The EMap command visually evaluates surface smoothness using an image reflected in the surface.
In the Environment Map Options dialog box, select an image file to use for mapping.
Displays environment images used in the model.
Browse for an image to use.
Blend with object render color
This blends the image with the render color of the object, which lets you simulate different materials with the environment map. To simulate different materials, use a neutral colored bitmap and blend with the object render color.
Displays isocurves on the objects.
Opens the Polygon Mesh Detailed Options dialog box.
Turn on environment mapping analysis for additional selected objects.
Turn off environment mapping analysis for selected objects.
|●||The EMap command is one of a series of visual surface analysis commands. These commands use NURBS surface evaluation and rendering techniques to help you visually analyze surface smoothness, curvature, and other important properties.|
|●||If, when you use the EMap command, any selected object does not have a surface analysis mesh, an invisible mesh will be created based on the settings in the Polygon Mesh Options dialog box.|
|●||The surface analysis meshes are saved in the Rhino files. These meshes can be large. Both the RefreshShade command and the Save geometry only option of the Save and SaveAs commands remove any existing surface analysis meshes.|
|●||To properly analyze a free-form NURBS surface, the analysis commands generally require a detailed mesh.|
|●||Environment mapping is a rendering style that makes it look as though a scene is being reflected by a highly polished metal. There may be a few cases in which environment mapping actually shows a surface defect that can't be seen when you use Zebra and rotate the scene.|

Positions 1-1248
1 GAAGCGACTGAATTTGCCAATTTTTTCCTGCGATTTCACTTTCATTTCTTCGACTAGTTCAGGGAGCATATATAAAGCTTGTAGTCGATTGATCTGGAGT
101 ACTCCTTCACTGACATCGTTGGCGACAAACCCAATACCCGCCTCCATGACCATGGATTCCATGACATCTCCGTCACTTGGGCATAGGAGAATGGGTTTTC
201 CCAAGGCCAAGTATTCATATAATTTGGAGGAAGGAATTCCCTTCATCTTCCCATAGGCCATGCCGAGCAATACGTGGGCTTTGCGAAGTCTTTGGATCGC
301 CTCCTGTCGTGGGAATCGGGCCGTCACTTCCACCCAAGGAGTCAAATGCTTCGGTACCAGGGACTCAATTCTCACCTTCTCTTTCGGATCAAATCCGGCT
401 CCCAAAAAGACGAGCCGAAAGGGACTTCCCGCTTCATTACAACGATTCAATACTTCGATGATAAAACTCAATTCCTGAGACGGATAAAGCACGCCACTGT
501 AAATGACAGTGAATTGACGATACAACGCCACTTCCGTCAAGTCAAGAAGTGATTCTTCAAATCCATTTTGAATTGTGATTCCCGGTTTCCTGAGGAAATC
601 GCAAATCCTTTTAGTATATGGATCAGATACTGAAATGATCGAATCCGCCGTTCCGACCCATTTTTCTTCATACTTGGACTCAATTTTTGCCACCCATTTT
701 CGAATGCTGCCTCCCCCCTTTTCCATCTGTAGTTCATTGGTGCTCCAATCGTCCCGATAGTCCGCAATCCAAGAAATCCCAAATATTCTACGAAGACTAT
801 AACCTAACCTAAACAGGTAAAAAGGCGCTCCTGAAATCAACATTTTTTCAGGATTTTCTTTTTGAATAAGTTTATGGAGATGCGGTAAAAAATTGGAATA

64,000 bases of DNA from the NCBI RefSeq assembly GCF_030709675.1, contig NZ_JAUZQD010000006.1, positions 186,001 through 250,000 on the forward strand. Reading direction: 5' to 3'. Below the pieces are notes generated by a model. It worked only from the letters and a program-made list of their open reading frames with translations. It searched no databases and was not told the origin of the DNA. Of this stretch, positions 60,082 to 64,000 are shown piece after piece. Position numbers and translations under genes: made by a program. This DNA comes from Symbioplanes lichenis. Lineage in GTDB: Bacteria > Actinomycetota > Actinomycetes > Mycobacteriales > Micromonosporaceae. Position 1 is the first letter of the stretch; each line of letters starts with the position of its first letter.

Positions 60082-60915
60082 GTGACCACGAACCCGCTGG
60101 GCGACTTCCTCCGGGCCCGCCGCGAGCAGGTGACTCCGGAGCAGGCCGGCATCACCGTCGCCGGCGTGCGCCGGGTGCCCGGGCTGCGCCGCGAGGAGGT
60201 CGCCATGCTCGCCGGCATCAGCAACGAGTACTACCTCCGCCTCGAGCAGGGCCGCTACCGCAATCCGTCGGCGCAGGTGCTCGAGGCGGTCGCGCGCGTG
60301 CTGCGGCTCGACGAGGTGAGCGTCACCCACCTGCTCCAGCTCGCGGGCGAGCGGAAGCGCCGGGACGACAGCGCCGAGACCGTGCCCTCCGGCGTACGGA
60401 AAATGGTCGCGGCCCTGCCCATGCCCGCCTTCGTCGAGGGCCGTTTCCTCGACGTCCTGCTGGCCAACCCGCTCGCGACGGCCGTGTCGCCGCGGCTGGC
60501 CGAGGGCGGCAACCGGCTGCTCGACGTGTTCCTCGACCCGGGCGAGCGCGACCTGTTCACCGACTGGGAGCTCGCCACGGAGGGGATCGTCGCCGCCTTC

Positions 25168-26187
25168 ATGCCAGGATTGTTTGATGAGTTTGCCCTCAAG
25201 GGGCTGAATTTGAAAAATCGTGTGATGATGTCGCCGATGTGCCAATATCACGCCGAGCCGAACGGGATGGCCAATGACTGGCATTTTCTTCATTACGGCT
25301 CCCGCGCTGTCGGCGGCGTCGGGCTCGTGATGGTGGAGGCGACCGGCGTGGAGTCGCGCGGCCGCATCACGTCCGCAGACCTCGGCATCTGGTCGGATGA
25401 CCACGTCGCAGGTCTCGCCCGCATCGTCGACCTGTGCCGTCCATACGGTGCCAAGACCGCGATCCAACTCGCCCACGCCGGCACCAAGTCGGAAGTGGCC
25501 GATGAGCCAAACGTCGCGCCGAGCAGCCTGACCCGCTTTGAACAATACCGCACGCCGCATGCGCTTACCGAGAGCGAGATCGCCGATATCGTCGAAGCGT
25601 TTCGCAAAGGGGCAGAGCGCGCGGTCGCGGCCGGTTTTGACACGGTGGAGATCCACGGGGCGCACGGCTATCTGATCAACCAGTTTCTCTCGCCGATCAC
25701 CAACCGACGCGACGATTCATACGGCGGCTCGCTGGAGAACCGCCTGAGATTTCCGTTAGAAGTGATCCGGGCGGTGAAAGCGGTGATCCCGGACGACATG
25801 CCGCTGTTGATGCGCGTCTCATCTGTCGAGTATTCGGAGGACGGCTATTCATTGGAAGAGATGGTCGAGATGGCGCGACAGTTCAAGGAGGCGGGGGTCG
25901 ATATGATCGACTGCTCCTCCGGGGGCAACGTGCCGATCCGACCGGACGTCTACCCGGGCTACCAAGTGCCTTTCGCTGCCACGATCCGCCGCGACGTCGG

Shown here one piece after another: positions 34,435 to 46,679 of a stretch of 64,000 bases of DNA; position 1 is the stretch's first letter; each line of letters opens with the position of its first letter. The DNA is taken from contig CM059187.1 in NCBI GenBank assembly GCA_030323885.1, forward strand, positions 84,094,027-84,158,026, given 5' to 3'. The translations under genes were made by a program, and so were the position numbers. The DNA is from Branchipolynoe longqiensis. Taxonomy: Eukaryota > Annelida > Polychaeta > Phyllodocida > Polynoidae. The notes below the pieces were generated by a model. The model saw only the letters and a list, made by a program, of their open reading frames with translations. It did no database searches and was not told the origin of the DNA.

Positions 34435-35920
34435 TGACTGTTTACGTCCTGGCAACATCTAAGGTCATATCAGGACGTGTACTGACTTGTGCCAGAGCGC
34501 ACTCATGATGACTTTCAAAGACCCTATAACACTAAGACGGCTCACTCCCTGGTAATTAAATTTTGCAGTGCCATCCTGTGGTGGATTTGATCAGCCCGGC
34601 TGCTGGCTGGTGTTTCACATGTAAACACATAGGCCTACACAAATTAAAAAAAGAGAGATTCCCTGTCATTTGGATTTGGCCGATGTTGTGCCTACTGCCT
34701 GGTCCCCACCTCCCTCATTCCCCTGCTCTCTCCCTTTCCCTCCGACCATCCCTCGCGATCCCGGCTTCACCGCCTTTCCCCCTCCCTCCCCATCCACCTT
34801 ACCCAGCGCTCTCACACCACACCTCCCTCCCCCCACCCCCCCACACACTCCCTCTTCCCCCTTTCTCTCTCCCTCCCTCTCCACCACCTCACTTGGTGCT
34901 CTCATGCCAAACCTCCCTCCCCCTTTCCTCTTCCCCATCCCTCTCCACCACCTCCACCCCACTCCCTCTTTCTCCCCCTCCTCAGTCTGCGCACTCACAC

Images for environment mapping are created by photographing a reflective sphere in various environments.
Manipulating a flat image to be round using a paint program does not work, for this procedure doesn't capture the whole environment. To better understand why, find something (anything) that's reflective and look at the reflections carefully. A chrome toaster, or some other approximately spherical object, will aid your understanding especially well.
As you look into the center of the object you will see yourself. But as you look toward the edge of the object (where the surface normal is almost perpendicular to the direction you are looking) you will see that the reflected object is almost exactly behind the object you are looking at. The result is that a reflective sphere shows a distorted view of the entire scene around it - in front of, beside, and behind the sphere. All reflective objects do the same.
A photograph, on the other hand, shows only a small portion of what is in front of the camera, which is not even close to a 360 degree view. You can use a fish-eye lens to get a closer approximation, but you still only get a 180 degree view at best.
There are some software programs that will take a series of panoramic photos (take them by putting your camera on a tripod and rotating the camera until you get shots of everything around the camera) and combine them into a spherical map.
The EMapOff command turns off environment map display.
Rhinoceros 5 © 2010-2015 Robert McNeel & Associates. 17-Sep-2015
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